20 February 2023
Rustem Osmanov was sentenced to six years in a strict regime penal colony after conviction on charges of participating in the Crimean Tatar battalion
Source: Political Prisoners. Memorial
‘Political Prisoners. Memorial,’ an independent human rights project, in accordance with international standards, considers Rustem Osmanov a political prisoner. Osmanov’s criminal prosecution on charges of participation in an illegal armed group was unlawful and based on his political views, citizenship and ethnicity. During the criminal proceedings, Osmanov’s right to a fair trial was violated, and the criminal case itself was based on fabricated evidence.
We demand the immediate release of Rustem Osmanov and that all criminal charges against him be dropped.
What are the charges against Rustem Osmanov ?
Rustem Osmanov, a 26-year-old Crimean Tatar, lived with his family in the village of Tavriiskaya in the Kherson region of Ukraine.
Russian security forces claim that on 14 April 2022, Osmanov was detained in Armyansk while crossing the border into Crimea. Allegedly, the previous month the security forces had received information that, in 2016, Rustem Osmanov had joined the Crimean Tatar battalion named after Noman Chelebidzhikhan. Osmanov was remanded in custody on charges of participating in an illegal armed group (Article 208, Part 2, of the Russian Criminal Code).
On 4 August 2022, the Russian-controlled Belogorsk district court in Crimea sentenced Rustem Osmanov to six years in a strict regime colony.
In December 2022, Osmanov managed to pass a letter from the penal colony to human rights defenders in which he said that Russian security forces had abducted him from his home in Kherson region, beat him up, handcuffed him, put a bag over his head and driven him in the back of a truck to the border with Crimea. There, threatening to kill him and his family, Osmanov was forced to sign a confession, which formed the basis of the verdict.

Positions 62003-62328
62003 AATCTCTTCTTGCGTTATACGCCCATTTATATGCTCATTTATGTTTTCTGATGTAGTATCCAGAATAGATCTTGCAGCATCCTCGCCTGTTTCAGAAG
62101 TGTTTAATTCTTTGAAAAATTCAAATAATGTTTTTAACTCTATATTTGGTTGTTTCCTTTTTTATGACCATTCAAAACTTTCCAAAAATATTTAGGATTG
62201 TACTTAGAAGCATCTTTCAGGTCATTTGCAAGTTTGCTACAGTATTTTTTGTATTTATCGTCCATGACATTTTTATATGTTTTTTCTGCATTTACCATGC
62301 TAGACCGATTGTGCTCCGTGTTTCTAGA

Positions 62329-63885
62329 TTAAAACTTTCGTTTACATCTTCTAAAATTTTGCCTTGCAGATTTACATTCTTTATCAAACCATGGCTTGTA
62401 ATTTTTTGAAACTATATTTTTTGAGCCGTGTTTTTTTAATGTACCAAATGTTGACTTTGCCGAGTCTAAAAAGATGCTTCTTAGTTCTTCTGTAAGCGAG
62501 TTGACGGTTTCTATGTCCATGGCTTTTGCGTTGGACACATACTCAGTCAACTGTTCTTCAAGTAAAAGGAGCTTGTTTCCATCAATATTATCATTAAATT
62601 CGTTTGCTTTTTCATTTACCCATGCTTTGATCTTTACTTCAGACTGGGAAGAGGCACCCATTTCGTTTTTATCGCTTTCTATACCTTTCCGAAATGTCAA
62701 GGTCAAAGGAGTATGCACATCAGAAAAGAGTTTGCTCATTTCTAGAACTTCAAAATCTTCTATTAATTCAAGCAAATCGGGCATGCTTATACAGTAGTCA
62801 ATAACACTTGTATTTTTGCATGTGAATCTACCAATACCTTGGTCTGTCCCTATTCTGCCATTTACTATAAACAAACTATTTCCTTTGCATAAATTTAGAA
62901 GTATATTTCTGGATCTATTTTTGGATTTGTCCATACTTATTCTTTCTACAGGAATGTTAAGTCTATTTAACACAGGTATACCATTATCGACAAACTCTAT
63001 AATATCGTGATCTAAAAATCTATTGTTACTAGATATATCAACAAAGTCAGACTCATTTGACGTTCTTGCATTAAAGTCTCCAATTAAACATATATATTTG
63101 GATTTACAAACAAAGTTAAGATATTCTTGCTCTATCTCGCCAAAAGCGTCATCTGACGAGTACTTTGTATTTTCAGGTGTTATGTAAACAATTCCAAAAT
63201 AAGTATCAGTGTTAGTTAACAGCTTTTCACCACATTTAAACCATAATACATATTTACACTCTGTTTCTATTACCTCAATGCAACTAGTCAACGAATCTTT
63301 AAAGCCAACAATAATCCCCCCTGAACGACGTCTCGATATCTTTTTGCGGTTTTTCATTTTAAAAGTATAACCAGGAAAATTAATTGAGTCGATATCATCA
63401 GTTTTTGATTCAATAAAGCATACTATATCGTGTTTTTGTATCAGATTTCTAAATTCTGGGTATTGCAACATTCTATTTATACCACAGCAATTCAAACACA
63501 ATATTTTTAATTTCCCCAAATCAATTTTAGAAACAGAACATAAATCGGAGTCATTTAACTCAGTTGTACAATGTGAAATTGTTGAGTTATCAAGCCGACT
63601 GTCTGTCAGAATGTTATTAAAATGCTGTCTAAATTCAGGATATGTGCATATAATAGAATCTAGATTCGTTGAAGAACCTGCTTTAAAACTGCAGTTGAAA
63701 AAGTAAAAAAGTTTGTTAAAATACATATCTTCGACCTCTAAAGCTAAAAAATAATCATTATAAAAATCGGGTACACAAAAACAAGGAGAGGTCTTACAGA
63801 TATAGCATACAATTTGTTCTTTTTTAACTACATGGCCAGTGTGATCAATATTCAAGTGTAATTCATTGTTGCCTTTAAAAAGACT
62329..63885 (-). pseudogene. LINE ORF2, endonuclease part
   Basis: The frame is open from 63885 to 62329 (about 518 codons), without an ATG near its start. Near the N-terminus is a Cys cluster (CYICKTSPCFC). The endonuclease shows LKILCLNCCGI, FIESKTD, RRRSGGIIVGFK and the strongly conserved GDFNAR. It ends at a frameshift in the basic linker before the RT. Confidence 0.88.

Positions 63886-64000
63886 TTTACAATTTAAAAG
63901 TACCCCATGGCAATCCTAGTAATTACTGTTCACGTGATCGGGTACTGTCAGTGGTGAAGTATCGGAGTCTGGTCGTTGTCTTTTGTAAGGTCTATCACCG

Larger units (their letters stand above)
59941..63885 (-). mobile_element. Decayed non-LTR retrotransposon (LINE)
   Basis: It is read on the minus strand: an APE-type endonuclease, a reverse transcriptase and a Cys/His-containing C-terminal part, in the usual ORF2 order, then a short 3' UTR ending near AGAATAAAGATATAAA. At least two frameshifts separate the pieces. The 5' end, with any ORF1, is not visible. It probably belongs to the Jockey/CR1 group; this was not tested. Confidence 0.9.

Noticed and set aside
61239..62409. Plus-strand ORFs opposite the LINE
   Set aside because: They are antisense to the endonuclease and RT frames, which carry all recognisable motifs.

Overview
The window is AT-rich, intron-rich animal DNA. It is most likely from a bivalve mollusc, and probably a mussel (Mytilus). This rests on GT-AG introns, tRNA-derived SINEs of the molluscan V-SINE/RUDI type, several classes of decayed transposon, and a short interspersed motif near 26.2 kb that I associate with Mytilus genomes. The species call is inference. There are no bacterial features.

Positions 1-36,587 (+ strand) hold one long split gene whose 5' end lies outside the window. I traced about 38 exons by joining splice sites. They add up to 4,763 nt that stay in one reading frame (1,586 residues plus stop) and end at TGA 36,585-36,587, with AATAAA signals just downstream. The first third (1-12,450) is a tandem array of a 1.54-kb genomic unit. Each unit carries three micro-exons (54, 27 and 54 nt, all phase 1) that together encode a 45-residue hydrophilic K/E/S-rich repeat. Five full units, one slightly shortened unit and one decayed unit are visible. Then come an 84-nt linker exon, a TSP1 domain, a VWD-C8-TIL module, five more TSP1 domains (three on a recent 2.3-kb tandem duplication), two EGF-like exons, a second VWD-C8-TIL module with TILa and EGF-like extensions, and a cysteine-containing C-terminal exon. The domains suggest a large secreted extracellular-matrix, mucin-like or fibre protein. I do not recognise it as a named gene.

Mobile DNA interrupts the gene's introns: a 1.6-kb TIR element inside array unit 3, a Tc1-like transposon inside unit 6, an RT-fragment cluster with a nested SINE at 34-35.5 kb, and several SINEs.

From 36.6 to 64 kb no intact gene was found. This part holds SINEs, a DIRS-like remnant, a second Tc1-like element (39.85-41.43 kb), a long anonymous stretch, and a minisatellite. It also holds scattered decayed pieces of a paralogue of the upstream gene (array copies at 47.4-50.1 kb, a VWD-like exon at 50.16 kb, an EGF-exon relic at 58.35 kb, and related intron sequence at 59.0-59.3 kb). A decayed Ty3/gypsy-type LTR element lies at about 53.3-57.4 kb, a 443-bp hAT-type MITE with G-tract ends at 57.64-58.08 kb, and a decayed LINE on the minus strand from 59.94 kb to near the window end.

Why do we consider Rustem Osmanov a political prisoner?
The case against Rustem Osmanov is based almost entirely on his confession and the words of two witnesses. Both witnesses say they are former members of the Chelebidzhikhan Battalion. One of the two allegedly voluntarily surrendered to the Russian authorities and therefore avoided prosecution, while the other is in a Russian prison. Both have already testified several times in similar cases against Crimean Tatars. In practice, a whole series of similar prosecutions have been made on the basis of such ‘testimonies,’ in which investigators merely change the names of the accused.
We consider that Rustem Osmanov’s participation in the battalion is not proven. Moreover, we consider participation in this battalion does not constitute a crime.
The creation of the battalion was announced by the businessman Lenur Islyamov in September 2015. At that time, the leaders of the Mejlis of the Crimean Tatar People declared a civil blockade of Crimea. Members of the battalion checked goods crossing the ‘border’ with Crimea. Over the following two months, the Ukrainian government banned the delivery of goods and services to and from Crimea, with the exception of humanitarian goods. Since January 2016, members of the battalion or, to be more precise, the public association Asker that was created on its basis, carried out joint patrols with the Ukrainian Border Guard Service. The battalion has never taken part in military action.
In our view, despite the fact that the creation of this battalion by civil society actors was not enshrined in law, its activities cannot be considered illegal. Proof of this is the joint patrolling of the border with Ukrainian security forces. At the same time, it is not the battalion’s activities that are evidently contrary to Russia’s interests, but the illegal seizure of Ukrainian territories.
Further information about this case and the position of the human rights project, ‘Political Prisoners. Memorial,’ is available on our website.
An up-to-date list of political pr isoners in Russia is also available on our website.
Recognition of an individual as a political prisoner does not imply the project, ‘Political Prisoners. Memorial,’ agrees with, or approves of, their views, statements, or actions.
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Translated by Rights in Russia